‘We have also heard a report that the Supreme Court has upheld a stoning sentence for Leila Qomi, who was convicted of adultery and assisting a man, Panjali, who killed her husband. Ms Qomi wanted to marry Panjali, but when her husband refused to divorce her, Panjali shot him dead. He has been sentenced to 100 lashes as the victim’s relatives have no complaint.’

17) Extract from the record of a meeting between the UK Inter-Parliamentary Union and members of the Iranian Majles on 1 May 2007:

Nigel Evans raised the cases of child executions and the executions of homosexuals. Yahavi explained that according to Islam gays and lesbianism were not permitted. He said that if homosexual activity is in private there is no problem, but those in overt activity should be executed [he initially said tortured but changed it to executed]. He argued that homosexuality is against human nature and that humans are here to reproduce. Homosexuals do not reproduce.’

18) Extract of EU telegram from the UK to Member States, dated 6 July 2007:

‘the UK would like to draw partners attention to reports that a woman (name and age not known)was executed in Gorgan, Iran on 18 June. She was sentenced and hanged for the crime of incest, after becoming pregnant by her brother. Her brother was absolved after expressing his remorse. This execution constitutes a contravention of Iran’s obligations under the International Covenant on Civil and Political Rights which states that the “sentence of death may be imposed only for the most serious crimes” and further demonstrates that unequal treatment of men and women in law. Similarly, the application of the death penalty in this case also goes against the EU guidelines on use of the death penalty. The UK recommends that the proposed demarche should also register our strong objection to this execution.’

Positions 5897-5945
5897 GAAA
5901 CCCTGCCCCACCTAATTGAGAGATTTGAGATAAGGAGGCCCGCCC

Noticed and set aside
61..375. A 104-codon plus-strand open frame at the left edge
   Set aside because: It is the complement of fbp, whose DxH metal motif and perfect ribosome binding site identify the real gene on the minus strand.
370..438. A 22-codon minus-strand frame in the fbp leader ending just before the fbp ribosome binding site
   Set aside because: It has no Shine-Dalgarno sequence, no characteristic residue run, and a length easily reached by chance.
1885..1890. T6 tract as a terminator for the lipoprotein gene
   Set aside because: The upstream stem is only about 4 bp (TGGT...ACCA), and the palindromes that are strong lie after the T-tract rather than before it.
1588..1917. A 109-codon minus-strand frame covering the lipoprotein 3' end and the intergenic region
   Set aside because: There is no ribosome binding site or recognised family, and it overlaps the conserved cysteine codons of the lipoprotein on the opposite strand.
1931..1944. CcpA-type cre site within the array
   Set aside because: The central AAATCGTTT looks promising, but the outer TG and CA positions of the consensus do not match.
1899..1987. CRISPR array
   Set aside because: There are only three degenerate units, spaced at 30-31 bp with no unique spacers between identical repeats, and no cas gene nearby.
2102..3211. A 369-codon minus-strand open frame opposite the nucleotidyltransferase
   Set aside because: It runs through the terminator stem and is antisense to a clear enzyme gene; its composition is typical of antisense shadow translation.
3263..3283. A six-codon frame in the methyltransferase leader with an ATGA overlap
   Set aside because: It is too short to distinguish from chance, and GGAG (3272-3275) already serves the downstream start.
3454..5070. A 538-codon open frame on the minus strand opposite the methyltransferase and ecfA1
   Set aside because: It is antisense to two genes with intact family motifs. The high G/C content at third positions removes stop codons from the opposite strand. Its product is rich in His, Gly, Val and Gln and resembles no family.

19) Extract of briefing note for Dr Howells’ meeting with Iranian Ambassador Rasoul Movaheddian on 16 July 2007:

‘Key messages

- Shocked and disturbed to hear that Jafar Kiani [ja-FA ki-A-ni] was stoned to death for adultery, despite assurances given to the EU Presidency last month that a moratorium on stoning was still in place and the sentence would not be carried out.

- We condemn this utterly. Stoning is a cruel, inhuman punishment in violation of the most basic human rights principles and Iran’s own freely undertaken international human rights commitments.